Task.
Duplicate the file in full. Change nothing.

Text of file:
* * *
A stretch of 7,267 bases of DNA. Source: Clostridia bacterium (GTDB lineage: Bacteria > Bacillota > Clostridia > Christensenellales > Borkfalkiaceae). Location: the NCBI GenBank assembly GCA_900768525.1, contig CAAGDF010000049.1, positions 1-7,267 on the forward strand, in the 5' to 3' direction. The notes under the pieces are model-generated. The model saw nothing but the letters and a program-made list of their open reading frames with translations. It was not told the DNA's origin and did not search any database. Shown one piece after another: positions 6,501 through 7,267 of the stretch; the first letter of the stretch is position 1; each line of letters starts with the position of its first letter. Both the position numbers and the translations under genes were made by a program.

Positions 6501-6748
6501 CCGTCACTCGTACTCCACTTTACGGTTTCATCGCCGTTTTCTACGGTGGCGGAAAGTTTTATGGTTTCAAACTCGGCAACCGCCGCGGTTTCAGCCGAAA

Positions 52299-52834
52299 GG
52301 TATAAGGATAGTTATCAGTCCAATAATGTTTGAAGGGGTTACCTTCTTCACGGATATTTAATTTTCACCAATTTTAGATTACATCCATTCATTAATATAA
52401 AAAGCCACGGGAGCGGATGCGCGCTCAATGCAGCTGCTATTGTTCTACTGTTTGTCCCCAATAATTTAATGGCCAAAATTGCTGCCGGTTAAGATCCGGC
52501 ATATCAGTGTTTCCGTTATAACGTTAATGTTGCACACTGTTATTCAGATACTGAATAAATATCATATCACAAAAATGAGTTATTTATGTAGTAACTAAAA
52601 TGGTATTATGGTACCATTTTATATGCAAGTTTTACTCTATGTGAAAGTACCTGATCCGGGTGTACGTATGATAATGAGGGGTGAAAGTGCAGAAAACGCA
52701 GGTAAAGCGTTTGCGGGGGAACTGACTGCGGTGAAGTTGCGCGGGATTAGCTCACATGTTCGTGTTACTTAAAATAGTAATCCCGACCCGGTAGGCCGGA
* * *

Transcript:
A stretch of 7,267 bases of DNA. Source: Clostridia bacterium (GTDB lineage: Bacteria > Bacillota > Clostridia > Christensenellales > Borkfalkiaceae). Location: the NCBI GenBank assembly GCA_900768525.1, contig CAAGDF010000049.1, positions 1-7,267 on the forward strand, in the 5' to 3' direction. The notes under the pieces are model-generated. The model saw nothing but the letters and a program-made list of their open reading frames with translations. It was not told the DNA's origin and did not search any database. Shown one piece after another: positions 6,501 through 7,267 of the stretch; the first letter of the stretch is position 1; each line of letters starts with the position of its first letter. Both the position numbers and the translations under genes were made by a program.

Positions 6501-6748
6501 CCGTCACTCGTACTCCACTTTACGGTTTCATCGCCGTTTTCTACGGTGGCGGAAAGTTTTATGGTTTCAAACTCGGCAACCGCCGCGGTTTCAGCCGAAA

Positions 52299-52834
52299 GG
52301 TATAAGGATAGTTATCAGTCCAATAATGTTTGAAGGGGTTACCTTCTTCACGGATATTTAATTTTCACCAATTTTAGATTACATCCATTCATTAATATAA
52401 AAAGCCACGGGAGCGGATGCGCGCTCAATGCAGCTGCTATTGTTCTACTGTTTGTCCCCAATAATTTAATGGCCAAAATTGCTGCCGGTTAAGATCCGGC
52501 ATATCAGTGTTTCCGTTATAACGTTAATGTTGCACACTGTTATTCAGATACTGAATAAATATCATATCACAAAAATGAGTTATTTATGTAGTAACTAAAA
52601 TGGTATTATGGTACCATTTTATATGCAAGTTTTACTCTATGTGAAAGTACCTGATCCGGGTGTACGTATGATAATGAGGGGTGAAAGTGCAGAAAACGCA
52701 GGTAAAGCGTTTGCGGGGGAACTGACTGCGGTGAAGTTGCGCGGGATTAGCTCACATGTTCGTGTTACTTAAAATAGTAATCCCGACCCGGTAGGCCGGA